Interactions between fungi and plants, including parasitism, mutualism, and saprotrophy, have been invoked as key to their respective macroevolutionary success. Here we evaluate the origins of plant-fungal symbioses and saprotrophy using a time-calibrated phylogenetic framework that reveals linked and drastic shifts in diversification rates of each kingdom. Fungal colonization of land was associated with at least two origins of terrestrial green algae and preceded embryophytes (as evidenced by losses of fungal flagellum, ca. 720 Ma), likely facilitating terrestriality through endomycorrhizal and possibly endophytic symbioses. The largest radiation of fungi (Leotiomyceta), the origin of arbuscular mycorrhizae, and the diversification of extant embryophytes occurred ca. 480 Ma. This was followed by the origin of extant lichens. Saprotrophic mushrooms diversified in the Late Paleozoic as forests of seed plants started to dominate the landscape. The subsequent diversification and explosive radiation of Agaricomycetes, and eventually of ectomycorrhizal mushrooms, were associated with the evolution of Pinaceae in the Mesozoic, and establishment of angiosperm-dominated biomes in the Cretaceous.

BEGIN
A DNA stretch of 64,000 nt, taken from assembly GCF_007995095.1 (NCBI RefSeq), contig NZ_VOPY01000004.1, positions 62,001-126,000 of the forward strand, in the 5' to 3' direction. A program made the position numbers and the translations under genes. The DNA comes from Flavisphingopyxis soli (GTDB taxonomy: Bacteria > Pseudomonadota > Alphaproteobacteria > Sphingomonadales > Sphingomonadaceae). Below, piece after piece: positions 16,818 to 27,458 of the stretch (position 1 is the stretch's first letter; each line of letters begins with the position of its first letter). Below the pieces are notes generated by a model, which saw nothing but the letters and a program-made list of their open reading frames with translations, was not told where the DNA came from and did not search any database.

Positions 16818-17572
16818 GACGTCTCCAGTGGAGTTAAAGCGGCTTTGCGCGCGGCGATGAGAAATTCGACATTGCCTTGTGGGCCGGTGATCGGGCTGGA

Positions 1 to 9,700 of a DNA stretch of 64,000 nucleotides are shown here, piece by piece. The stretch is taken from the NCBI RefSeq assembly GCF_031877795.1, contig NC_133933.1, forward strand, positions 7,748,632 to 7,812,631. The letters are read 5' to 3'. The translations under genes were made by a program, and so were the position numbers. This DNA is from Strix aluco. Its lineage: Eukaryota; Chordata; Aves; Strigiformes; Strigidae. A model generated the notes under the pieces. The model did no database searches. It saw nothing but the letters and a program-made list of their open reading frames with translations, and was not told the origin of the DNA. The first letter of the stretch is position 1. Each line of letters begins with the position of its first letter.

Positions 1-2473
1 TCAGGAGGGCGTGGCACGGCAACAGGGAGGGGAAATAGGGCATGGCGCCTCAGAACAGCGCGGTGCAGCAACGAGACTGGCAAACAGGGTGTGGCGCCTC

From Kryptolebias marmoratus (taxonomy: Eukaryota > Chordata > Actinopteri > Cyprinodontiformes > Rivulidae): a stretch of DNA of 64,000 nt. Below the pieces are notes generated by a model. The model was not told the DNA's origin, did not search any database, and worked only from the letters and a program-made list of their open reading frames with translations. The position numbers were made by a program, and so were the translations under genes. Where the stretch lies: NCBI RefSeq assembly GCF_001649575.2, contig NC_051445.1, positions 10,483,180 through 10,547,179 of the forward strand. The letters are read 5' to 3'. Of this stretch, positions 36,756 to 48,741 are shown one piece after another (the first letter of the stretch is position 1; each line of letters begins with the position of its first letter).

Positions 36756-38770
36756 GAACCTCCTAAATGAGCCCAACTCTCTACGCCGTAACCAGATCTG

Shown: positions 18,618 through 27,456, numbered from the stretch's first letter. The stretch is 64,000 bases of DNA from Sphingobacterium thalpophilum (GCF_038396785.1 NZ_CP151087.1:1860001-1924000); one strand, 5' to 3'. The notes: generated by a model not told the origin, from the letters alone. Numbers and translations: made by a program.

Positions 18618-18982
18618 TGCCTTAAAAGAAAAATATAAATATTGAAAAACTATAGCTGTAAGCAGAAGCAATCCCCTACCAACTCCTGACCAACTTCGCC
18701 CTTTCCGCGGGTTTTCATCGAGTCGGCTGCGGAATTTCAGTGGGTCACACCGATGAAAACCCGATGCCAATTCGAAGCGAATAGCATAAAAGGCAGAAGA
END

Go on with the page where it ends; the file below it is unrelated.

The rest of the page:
|Date made available||2018|